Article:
The Art of Illusion: Tricks to Sell a Small Condo

If you’re selling a small condo, how do you make it feel bigger than it is?
 
 
By Barry Magee Real Estate Weekly
 

With land at such a premium in the Lower Mainland, a lot of first-time buyers are spending their time shopping online for condominiums these days. Lifestyle is of the utmost importance to the younger generation, so walking to work, having easy access to restaurants and bars and being able to live without a car will often be more important than square footage. The older generation is often attracted to condos, too, because of the lack of maintenance and the convenience of having so many amenities nearby.

But the following question is being asked when viewing potential condos: just how small is too small? And if you’re selling your small condo, how do you make buyers feel like they are purchasing a home bigger than it really is?

Getting people to buy into a smaller unit can seem pretty daunting, so you need to put on your creative cap because there are lots of different ways to maximize the amount of space you have to offer. Entertaining is often not much of a concern, with (hopefully) so many great options being available nearby, but it's still important to show buyers they will be able to create a comfortable environment that they will be able to relax in with their down time.

Let's look at some simple renovations you can do to make your small condo unit stand out from the crowd.

Use Neutral, Light Colours

If you were to conduct an experiment and take two rooms that were exactly the same size, paint one a dark shade of brown and paint the other one a softer shade of beige, which do you think visitors would think is larger? A lot of studies have looked at this subject, and more often than not people pick the lighter room. Anytime you enter a room with a softer shade on the walls it gives the impression of being brighter, more inviting and bigger.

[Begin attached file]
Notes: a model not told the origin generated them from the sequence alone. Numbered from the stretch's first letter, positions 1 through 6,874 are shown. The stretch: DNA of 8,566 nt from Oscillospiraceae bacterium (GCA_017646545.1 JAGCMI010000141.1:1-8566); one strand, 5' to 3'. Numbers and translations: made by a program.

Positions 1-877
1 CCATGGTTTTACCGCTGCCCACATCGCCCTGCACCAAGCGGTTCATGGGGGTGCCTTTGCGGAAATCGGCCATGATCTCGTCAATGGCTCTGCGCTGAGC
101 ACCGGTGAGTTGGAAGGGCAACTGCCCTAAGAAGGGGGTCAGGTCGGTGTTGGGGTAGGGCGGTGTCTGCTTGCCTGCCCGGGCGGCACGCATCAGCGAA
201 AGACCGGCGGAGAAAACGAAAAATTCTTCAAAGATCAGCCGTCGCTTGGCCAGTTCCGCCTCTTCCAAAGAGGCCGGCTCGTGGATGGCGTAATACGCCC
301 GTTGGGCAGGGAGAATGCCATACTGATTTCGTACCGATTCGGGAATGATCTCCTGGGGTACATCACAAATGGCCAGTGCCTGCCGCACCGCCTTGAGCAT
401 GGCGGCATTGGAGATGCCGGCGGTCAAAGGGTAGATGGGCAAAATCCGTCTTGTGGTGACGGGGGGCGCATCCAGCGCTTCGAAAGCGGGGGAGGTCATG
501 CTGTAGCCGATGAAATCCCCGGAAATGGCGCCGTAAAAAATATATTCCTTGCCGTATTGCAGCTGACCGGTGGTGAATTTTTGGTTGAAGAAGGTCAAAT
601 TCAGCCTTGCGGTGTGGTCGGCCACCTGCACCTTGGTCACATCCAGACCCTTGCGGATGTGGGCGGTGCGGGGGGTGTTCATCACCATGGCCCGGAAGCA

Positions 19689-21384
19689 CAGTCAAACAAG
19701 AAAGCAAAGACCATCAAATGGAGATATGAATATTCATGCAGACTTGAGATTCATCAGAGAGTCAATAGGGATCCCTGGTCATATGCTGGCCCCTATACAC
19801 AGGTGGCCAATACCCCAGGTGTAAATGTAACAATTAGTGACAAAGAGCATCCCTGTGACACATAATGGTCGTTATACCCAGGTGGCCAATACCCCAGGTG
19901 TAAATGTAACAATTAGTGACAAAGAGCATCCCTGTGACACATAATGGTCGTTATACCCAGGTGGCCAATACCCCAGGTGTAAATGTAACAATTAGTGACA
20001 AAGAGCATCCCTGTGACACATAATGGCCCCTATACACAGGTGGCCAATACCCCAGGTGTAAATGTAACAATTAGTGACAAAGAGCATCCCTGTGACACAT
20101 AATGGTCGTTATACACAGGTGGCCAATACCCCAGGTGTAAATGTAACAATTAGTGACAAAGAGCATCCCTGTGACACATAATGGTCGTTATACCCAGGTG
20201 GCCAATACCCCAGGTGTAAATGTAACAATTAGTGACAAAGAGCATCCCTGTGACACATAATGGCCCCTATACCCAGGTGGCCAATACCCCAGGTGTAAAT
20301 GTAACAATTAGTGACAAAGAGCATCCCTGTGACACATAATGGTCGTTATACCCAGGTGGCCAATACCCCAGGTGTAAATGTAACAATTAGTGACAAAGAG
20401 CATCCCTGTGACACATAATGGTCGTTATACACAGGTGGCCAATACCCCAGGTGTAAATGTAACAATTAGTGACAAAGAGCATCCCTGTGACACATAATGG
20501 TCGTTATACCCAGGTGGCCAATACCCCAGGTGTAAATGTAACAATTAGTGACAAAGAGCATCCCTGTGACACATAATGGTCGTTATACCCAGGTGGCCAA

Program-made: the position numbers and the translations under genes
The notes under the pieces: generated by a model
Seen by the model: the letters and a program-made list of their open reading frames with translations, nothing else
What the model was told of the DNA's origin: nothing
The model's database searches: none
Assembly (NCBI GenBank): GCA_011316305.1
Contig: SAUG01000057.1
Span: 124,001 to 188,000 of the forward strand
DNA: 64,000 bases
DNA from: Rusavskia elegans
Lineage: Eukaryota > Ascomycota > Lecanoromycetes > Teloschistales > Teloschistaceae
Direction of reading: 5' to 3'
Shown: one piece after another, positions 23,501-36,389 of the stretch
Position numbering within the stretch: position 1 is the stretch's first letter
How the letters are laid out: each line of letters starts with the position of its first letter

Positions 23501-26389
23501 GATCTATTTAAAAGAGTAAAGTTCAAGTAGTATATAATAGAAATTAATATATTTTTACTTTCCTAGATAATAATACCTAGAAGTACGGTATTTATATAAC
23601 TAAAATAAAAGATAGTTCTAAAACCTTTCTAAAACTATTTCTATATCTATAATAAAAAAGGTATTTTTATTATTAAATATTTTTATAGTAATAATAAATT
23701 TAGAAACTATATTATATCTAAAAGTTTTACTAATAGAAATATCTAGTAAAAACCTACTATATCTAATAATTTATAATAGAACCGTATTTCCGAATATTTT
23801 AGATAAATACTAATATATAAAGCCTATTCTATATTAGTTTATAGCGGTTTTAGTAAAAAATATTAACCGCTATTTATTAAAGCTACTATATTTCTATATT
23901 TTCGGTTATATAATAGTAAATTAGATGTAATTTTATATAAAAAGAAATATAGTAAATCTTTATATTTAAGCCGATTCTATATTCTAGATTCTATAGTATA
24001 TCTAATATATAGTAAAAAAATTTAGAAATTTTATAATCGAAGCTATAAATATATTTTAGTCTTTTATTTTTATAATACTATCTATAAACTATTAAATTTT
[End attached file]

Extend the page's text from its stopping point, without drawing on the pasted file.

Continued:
Even keeping the colour a simple white will provide the illusion that the space is larger. Make sure to keep use the same colour throughout your unit, as using contrasting colours can fool the brain giving it the impression that there are divisions in the room, even if there aren't any.

What To Do In The Kitchen

Now let's switch focus over to the most important room in your condo – the kitchen. Again, follow the rule of having a uniform look to everything, from the backsplash to the countertops, as well as keeping everything looking bright. If going all white just doesn't tickle you the right way, feel free to switch some of the colours up but remember to keep everything in neutral tones.

Why not give a hushed marble of white and grey over the countertops? Or many some unique drawer and cabinet handles will provide the creative look you are looking for?

Whatever you do, don't ever consider painting the ceiling a darker shade than you use on the walls. Again this tricks the mind, giving the impression that the ceiling is lower than it actually is.

Less is Always Best

Keep the clutter to a minimum in your unit, including the furniture. This might be a little challenging in the short term, but if it helps you find the right buyer for your unit, the short-term pain will turn into long-term gain. When you clutter your condo with lots of furniture, it might make for a comfortable evening in front of the TV, but it makes every room seem smaller than it actually is. A great idea is to have coffee and end tables that are able to store items out of view.

Getting rid of that L-shaped sectional by putting it in storage is always helpful – it's going to cost you more money than it's worth. Using a staging company is definitely a good idea, as they can provide you with some furniture that will be the perfect size for your unit and give a positive impression.

Artwork Is Personal - Keep It That Way

Photos and artwork on the walls need to be put into storage. It takes away from the space of a room, again making it feel more cramped than it actually is. Keep some tasteful art and a few pictures, but overall most people will want to look at trimming this down to a minimum.

Think about it this way, when you go to a museum or art gallery have you ever noticed how much white space there is separating each piece? Two great pieces of art sitting side by side is just too much for our brains to handle. Avoid this potential clash of styles and the ensuing chaos that it can bring to a buyer’s mind.

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